• The Bearing Shouldn’t Burn My Hand When I Tough It. Under normal bearing operation, the bearings should not exceed 120°F, however extreme operating conditions could result in bearing temperatures above 180°F. As operating temperatures exceed 120°F, the grease will break down more readily and an increased relubrication frequency may be needed. Operating temperatures above 200°F may warrant the need for a high temperature grease. Just as a point of reference, the dishes and silverwear in restaurants are washed with 180°F water because it kills all the bacteria at that temperature. It will burn you. The graph in the bottom right corner of this slide shows an example of what happens to the operating temperature of a bearing at start-up. There is an initial temperature rise, which should eventually drop and stabilize. The same situation may occur during relubrication. The temperature will drop back down to normal operating temperatures once the grease volume inside the bearing stabilizes. The stabilized operating temperature of a bearing is the result of many factors. The key influences on operational temperature are bearing style, lubrication type, operational factors, environmental conditions and the level of maintenance. The particular bearing style (ball, roller, sleeve, etc.), the shaft mounting style (slip fit, adapter mounted, press fit, etc.) and auxiliary items (housings, seals, shields, flingers, etc.) all contribute to a final operating temperature. For a given set of application conditions, a particular bearing type will generate friction given off as heat. A typical bearing temperature rise range would be 40°F to 80°F (4°C to 27°C) for most industrial applications. However, a bearing temperature rise over ambient of up to a 120°F (49°C) can be observed at extreme conditions.
  • Notice the fractured SAF style housings.

Bearing Myths No. 4 Misapplication Presentation Transcript

  • 1. Mounting Bearing Myths and Misconceptions Brought to you by Power Transmission Solutions
  • 2. Reasons Bearings Fail Source: Combined published industry data and Emerson – Power Transmission Solutions compiled records. For more details visit www.emerson-ept.com.
  • 3. Misapplication Myth #1: Sealed / Lubed For Life Means It Should Last Forever. FALSE
    • Grease Life Depends On
      • Operating Conditions (Speed, Load)
      • Environment (Temperature, Contamination Level)
    • Increasing Grease Life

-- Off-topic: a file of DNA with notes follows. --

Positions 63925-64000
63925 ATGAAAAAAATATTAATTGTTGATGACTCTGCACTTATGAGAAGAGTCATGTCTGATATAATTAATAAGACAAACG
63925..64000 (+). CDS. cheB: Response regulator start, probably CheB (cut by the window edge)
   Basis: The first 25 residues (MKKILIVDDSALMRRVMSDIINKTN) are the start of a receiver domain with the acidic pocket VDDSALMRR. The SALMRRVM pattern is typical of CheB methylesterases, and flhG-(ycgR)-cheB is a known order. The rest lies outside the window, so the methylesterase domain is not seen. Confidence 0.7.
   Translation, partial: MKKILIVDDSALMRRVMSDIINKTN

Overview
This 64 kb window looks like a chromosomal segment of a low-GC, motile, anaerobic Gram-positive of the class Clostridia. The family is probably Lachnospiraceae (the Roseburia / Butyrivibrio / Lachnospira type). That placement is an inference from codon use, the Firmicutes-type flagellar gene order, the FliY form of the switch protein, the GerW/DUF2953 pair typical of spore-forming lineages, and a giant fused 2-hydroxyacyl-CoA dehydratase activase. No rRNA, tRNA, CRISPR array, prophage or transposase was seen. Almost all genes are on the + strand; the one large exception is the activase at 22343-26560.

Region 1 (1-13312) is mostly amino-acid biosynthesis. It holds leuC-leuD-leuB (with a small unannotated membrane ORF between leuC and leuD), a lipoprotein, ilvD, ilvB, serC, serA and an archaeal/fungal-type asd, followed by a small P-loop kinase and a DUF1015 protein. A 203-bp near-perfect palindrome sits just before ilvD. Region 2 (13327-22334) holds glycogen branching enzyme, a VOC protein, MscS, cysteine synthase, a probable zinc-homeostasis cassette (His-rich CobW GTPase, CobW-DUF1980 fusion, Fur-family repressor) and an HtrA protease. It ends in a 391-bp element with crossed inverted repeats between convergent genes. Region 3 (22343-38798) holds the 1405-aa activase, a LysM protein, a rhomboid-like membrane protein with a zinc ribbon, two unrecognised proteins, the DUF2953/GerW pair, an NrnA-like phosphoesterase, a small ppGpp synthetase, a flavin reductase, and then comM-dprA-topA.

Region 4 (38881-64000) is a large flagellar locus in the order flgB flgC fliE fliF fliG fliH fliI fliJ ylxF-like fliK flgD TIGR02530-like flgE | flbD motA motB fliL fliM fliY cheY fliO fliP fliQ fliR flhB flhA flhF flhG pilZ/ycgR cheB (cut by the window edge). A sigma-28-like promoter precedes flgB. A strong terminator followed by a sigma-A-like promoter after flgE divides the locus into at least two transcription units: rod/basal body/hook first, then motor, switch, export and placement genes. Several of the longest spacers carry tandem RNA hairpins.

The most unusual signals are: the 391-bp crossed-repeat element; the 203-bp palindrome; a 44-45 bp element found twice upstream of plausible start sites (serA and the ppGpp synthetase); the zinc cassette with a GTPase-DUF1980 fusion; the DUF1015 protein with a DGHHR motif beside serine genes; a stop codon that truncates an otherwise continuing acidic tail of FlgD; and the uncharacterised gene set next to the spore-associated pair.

• Enhanced Sealing
      • Proper Installation
    • L10 Does Not Apply to Sealed for Life Bearings
      • L10 is Based on Laboratory Conditions
      • Once the Grease Goes, So Does the Bearing
    Sealed for Life Bearings Only Last as Long as the Grease Does
  • 4. Misapplication Myth #1 (cont’d):
    • Variables
      • L10: Theoretical Bearing Life (Hours)
      • BDR: Basic Dynamic Load Rating (LBS)
      • Load: Equivalent Applied Radial Load (LBS)
      • Speed: Shaft Speed (RPM)
    • Operating Conditions (Impact Life But Not In L10 Equation)
      • Environment: Clean, Dirty, Wet
      • Temperature: Stable, High, Low
      • Proper Relubrication: Frequency, Amount, Type
    Ball Bearing Life (Theoretical)
  • 5. Misapplication Myth #2: Bearing Failures are Always the Manufacturer’s Fault. FALSE
    • Bearing Failures
      • Manufacturing Anomalies Are Rare
      • Typically Misuse / Application Related
      • End of Useful Life
    • Application Related Modes of Failure
      • Contamination
      • Inadequate Lubrication
      • Misalignment
      • Loss of Shaft Lock
      • Over-Loading
      • Vibration
      • Corrosion
    Corrosion Electric Arcing Thrust Load Over-Loading Particle Denting Vibration Over-Heating
  • 6. Misapplication Myth #3: Bigger Bearings Are Always Better. FALSE
    • Bigger Bearings
      • Carry More Load
      • May Show an Increased L10
      • As Bearing Size Increases, Limiting Speed Decreases
    • Skidding
      • Sliding Instead of Rolling – May Generate Increased Friction, Heat
      • Greater Potential in Applications with Lighter Loads & Higher Speeds
    Skidding
  • 7. Misapplication Myth #4: Bearings Can Only Rotate in One Direction. FALSE
    • Bearing Rotation
      • Clutches Rotate in Only One Direction
      • Bearings Rotate in Both Directions
    • Eccentric Locking Mechanism Restrictions
      • Lock in Direction of Shaft Rotation
      • Opposite Rotation Can Cause Loss of Shaft Lock
    Eccentric – Lock in Direction of Shaft Rotation
  • 8. Misapplication Myth #5: Locking Mechanisms Are All the Same. FALSE
    • Locking Mechanisms
      • Set Screw (Mars Shaft)
      • Eccentric Collar (Mars Shaft / Friction Grip)
      • Concentric Collar (Friction Grip)
      • Tapered Adaptor Sleeve (Friction Grip)
    • Locking Factors
      • Ease of Installation
      • Repeatability
      • Concentricity
      • Roundness
      • Effectiveness
      • Thrust Load
    Set Screw Eccentric Collar Concentric Collar
  • 9. Misapplication Myth #6: Bearings Will Not be Hot to the Touch. FALSE
    • Normal Bearing Operation
      • Rated For  -20°F to 200°F
      • Can Generally Accept Intermittent to 250°F
      • General Operating Range  80°F to 150°F
    • Temporary Temperature Spike
      • Start-Up  +50°F approx.
      • Relubrication  +30°F approx.
    Example Mounted Ball Bearing Operating Temperature Graph Temperature (°F) Time (Hours) 125°F @ 45 min 100°F @ 3 Hrs
  • 10. Conclusions
    • When in Doubt Ask:
    • Power Transmission SolutionsCustomer Service
        • Price and Delivery
        • Special Quote
        • Claims
    • Power Transmission Solutions Bearing Technical Customer Service
        • Technical questions regarding products
        • Application and interchange assistance
    • Internet: www.emerson-ept.com
        • Product Selection
        • Smart Interchange
        • CAD Drawing
        • eCatalog
        • Media Library
    More is Not Always Better. . . Bigger is Not Always Better. . . Don’t let this happen to you!